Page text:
I was born in August of 1948 in Houston with a bilateral cleft lip and palate. There was no Dr. Google for my parents to answer their immediate questions, such as why their newborn son had less than half an upper lip, why his palate was split, and why he didn’t look like the other babies in the nursery. They only had their delivery doctor throwing this “cleft” word at them, and they found out that instead of taking their baby home with them, he’d have to stay at the hospital an extra 10 days until surgery could be performed.
There starts my story, that now 71 years later, I hope can serve as more than just hope, but also confidence that all families of the “cleft club” can draw from.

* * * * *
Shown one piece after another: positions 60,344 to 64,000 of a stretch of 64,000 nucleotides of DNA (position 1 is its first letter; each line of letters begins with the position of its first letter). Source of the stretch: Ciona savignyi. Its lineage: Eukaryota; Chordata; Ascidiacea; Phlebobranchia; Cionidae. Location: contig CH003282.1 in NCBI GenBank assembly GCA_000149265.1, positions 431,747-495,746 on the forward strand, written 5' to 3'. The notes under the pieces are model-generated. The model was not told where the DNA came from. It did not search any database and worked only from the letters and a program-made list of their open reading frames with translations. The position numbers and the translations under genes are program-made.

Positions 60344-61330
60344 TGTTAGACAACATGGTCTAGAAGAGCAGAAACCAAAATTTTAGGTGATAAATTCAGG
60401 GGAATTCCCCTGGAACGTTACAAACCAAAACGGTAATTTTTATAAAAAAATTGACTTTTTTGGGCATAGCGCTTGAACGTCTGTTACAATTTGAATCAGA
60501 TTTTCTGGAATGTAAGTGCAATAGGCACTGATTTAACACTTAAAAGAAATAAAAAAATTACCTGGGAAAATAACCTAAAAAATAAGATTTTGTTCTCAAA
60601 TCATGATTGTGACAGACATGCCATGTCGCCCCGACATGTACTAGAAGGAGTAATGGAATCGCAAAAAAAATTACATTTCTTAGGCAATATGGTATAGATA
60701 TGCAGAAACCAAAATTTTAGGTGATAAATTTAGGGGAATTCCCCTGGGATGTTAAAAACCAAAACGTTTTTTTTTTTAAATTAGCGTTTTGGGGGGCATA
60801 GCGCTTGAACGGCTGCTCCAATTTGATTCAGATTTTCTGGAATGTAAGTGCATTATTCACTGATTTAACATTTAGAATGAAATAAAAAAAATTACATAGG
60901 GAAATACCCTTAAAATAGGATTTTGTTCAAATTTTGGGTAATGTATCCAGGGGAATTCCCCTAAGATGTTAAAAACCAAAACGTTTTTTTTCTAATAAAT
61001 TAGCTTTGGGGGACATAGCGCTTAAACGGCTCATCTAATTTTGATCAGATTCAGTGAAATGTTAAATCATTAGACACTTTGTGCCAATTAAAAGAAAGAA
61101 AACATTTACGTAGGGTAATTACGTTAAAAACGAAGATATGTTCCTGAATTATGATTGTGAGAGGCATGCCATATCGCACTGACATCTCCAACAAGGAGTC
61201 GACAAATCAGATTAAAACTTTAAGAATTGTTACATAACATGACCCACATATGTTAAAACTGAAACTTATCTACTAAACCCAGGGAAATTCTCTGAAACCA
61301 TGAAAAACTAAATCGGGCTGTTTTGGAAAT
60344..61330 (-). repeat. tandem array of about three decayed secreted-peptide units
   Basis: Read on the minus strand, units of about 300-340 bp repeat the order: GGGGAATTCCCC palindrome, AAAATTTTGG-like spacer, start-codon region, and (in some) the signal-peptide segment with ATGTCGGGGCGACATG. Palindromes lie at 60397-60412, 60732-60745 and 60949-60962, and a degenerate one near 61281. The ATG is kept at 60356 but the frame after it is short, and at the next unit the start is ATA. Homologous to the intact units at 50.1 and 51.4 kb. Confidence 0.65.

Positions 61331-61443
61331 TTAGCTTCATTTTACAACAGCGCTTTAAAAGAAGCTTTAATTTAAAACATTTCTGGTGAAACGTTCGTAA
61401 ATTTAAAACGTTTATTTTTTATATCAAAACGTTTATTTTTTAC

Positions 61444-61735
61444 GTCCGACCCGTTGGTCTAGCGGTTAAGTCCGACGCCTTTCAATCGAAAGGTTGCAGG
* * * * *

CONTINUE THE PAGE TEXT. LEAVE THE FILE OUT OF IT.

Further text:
My speech therapy is a blur of a memory for me today, but I do recall repeating lots of words with B, P and M sounds. I read children’s books with those sounds. Fast-forward and whatever the therapy was designed to do, it did…boy did it ever!
You see, not only did my speech develop properly, but somewhat miraculously, speaking became my professional career as a full-time radio sports announcer for 31 years, a part-time vocation I continue today in retirement. (Wanna hear? I have a podcast at bvvoices.podbean.com)
I have no modern-day answers about baby bottles or nursing, but I’m here to answer any questions that I can about my wonderful cleft life. Email me at firstname.lastname@example.org.